Book-Adaptive and Book-Dependent Models to Accelerate Digitization of Early Music
published: Feb. 1, 2008, recorded: December 2007, views: 257
Report a problem or upload filesIf you have found a problem with this lecture or would like to send us extra material, articles, exercises, etc., please use our ticket system to describe your request and upload the data.
Enter your e-mail into the 'Cc' field, and we will keep you updated with your request's status.
Optical music recognition (OMR) enables early music collections to be digitized on a large scale. The workflow for such digitisation projects also includes scanning and preprocessing, but the cost of expert human labour to correct automatic recognition errors dominates the cost of these other two steps. To reduce the number of recognition errors in the OMR process, we present an innovative application of maximum a posteriori (MAP) adaptation for hidden Markov models (HMMs) to build book-adaptive models, taking advantage of the new learning data generated from human editing work, which is part of any music digitization project. We also experimented with using the generated data to build book-dependent models from scratch, which sometimes outperform the book-adaptive models after enough corrected data is available. Our experiments show that these approaches can reduce human editing costs by more than half and that they are especially well suited to highly variable sources like early or degraded documents.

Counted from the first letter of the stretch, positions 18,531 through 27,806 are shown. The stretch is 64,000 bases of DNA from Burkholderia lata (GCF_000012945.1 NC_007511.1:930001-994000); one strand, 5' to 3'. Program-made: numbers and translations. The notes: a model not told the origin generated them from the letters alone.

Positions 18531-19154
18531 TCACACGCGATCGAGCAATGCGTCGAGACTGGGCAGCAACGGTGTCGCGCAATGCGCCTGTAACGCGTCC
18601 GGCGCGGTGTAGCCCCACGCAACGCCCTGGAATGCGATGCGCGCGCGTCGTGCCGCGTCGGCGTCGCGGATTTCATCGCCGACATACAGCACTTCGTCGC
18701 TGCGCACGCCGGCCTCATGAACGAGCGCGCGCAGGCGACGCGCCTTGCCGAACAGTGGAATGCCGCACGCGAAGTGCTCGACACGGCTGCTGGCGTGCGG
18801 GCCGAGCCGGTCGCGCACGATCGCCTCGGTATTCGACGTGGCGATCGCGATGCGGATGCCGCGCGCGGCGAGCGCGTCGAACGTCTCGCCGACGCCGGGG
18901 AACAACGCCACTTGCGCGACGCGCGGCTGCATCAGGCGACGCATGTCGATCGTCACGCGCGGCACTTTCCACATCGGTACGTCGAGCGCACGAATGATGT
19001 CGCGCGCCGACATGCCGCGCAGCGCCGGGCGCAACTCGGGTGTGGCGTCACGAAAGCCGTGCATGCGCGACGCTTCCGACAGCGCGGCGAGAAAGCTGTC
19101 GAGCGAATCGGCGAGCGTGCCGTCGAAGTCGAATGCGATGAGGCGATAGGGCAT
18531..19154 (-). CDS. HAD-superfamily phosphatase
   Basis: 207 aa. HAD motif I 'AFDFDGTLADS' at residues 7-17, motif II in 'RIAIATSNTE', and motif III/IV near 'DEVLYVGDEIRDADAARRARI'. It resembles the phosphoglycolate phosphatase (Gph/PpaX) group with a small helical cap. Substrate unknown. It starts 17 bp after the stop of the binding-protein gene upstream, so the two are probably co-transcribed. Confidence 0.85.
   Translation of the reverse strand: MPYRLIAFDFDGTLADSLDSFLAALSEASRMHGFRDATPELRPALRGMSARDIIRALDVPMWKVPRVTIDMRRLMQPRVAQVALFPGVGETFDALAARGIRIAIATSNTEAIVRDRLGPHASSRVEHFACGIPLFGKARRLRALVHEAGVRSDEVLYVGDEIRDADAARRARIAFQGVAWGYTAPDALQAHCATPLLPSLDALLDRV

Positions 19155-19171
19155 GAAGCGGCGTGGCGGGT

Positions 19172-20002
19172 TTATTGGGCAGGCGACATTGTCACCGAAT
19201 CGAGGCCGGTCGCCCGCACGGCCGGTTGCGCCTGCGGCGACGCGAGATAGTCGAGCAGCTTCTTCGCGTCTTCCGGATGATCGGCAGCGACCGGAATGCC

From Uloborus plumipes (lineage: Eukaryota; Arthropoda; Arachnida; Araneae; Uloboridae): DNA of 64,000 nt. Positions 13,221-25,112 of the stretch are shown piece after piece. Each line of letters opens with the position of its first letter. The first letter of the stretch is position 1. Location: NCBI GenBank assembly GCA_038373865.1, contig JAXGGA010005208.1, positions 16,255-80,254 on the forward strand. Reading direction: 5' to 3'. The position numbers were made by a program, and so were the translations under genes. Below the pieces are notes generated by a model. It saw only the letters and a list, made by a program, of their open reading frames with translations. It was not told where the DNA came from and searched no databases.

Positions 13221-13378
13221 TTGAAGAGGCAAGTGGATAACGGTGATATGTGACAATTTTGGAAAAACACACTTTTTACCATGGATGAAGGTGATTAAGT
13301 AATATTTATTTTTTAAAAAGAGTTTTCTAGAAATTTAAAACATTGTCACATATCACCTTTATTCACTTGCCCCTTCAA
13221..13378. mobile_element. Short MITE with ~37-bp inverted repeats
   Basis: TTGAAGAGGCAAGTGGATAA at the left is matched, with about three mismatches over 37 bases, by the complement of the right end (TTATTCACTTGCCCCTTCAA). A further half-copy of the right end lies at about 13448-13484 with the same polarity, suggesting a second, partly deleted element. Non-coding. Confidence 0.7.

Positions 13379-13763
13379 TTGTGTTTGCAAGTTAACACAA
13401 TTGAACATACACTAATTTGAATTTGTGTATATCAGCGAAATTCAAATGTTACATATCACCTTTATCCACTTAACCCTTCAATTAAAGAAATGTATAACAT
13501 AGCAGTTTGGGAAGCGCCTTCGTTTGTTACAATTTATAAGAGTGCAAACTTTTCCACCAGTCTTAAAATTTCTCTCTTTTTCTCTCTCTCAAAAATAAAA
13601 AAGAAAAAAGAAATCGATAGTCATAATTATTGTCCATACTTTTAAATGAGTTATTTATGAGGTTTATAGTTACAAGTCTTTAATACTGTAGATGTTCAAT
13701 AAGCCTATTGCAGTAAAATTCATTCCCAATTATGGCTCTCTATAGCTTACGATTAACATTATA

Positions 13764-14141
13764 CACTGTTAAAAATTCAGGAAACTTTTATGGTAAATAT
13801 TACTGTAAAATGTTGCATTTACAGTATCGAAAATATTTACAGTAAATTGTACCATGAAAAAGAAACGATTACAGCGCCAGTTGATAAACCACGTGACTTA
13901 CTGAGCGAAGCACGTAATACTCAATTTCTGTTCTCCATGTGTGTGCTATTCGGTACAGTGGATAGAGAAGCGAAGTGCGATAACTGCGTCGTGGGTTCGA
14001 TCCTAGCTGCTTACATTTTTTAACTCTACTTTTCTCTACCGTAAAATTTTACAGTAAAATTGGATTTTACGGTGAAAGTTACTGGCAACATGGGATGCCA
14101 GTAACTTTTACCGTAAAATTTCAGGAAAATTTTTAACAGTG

Link this pageWould you like to put a link to this lecture on your homepage?
Go ahead! Copy the HTML snippet !